There were no roadies to assist establish and pack up, and only icy two-lane highways to get from town to town.
At the Tuesday night, Jan. 27 dance at the Fiesta Ballroom in Montevideo in western Minnesota, young fans excitedly crowded the phase. All the shows were drawing big, enthusiastic crowds.
Bob Bunn, who played with a local band called the “Rockin’ Rebels,” wanted Holly to sign his guitar. So after the show, Bunn owned to Montevideo’s Highway Coffee shop, where the singers had actually gone to get something to eat. Bunn greeted Holly, who seemed in a rush as he left the cafe.
” Is it always this damn cold in Minnesota?” Holly asked.
” No,” Bunn responded. “It gets a lot chillier.” The next day, the trip visited the Prom Ballroom in St. Paul.
Hulton Archive, Getty Images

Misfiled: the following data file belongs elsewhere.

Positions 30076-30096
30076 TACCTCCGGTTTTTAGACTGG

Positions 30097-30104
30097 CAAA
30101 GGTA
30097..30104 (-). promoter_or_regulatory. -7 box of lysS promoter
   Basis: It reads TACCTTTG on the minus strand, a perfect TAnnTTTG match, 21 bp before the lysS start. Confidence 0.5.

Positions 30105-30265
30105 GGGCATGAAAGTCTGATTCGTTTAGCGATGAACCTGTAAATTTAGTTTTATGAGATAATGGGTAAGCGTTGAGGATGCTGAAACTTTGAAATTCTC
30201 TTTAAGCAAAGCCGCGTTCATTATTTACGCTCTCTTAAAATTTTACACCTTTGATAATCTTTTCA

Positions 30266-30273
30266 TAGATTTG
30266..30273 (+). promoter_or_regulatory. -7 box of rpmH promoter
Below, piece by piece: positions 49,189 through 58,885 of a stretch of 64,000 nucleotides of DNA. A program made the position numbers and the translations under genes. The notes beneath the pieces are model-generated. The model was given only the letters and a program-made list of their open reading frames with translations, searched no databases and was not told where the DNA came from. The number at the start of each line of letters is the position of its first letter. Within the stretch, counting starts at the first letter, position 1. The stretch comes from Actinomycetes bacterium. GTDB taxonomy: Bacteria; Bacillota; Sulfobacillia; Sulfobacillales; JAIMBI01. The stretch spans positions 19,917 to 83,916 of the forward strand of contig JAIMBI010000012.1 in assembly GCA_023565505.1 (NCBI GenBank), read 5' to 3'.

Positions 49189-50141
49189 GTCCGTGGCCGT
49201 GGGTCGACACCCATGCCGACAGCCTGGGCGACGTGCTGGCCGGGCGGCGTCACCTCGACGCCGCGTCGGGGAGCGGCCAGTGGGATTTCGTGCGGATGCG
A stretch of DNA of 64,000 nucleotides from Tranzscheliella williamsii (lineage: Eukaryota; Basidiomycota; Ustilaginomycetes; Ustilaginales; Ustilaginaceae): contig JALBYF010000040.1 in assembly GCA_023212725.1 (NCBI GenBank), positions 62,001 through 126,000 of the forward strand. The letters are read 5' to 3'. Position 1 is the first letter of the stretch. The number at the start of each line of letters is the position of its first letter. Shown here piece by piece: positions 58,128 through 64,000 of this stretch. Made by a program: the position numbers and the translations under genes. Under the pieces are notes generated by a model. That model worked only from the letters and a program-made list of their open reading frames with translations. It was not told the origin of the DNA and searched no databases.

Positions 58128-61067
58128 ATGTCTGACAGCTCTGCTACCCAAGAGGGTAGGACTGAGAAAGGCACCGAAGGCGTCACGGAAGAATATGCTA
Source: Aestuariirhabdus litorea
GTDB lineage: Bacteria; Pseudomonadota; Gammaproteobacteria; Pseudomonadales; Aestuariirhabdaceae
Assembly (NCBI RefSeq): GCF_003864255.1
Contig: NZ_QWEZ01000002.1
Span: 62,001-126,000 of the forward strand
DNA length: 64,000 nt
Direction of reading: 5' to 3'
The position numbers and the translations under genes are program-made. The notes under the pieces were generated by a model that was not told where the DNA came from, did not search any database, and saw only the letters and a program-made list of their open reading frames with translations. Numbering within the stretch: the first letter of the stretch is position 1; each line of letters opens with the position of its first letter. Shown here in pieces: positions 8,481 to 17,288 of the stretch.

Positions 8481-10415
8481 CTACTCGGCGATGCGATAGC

circa 1958: Headshot of American rock ‘n’ roll musician and vocalist Friend Holly (1936 – 1959) wearing his signature horn-rimmed spectacles.
In the 50 years because that wonderful night at the Carnival, Bunn, now 71 and a retired farmer, has actually had a chance to ponder what his idol went through on the geographically challenged tour. “It wasn’t prepared worth a darn, and it killed a great deal of excellent individuals.”
On Saturday, Jan. 31, the tour made its second-longest haul– 368 miles from Fort Dodge, Iowa, to Duluth.
Bob Dylan, then a young high schooler from Hibbing named Robert Zimmerman, has told the story of making eye contact with Holly.
” He was terrific. He was unbelievable. I indicate, I’ll always remember the image of seeing Pal Holly up on the bandstand,” Dylan informed the Wanderer in 1984.
The Duluth show ran until about 11 p.m. The balky bus had been kept in the Armory basement to remain warm. Trip members evacuated and headed into the completely cold Wisconsin night.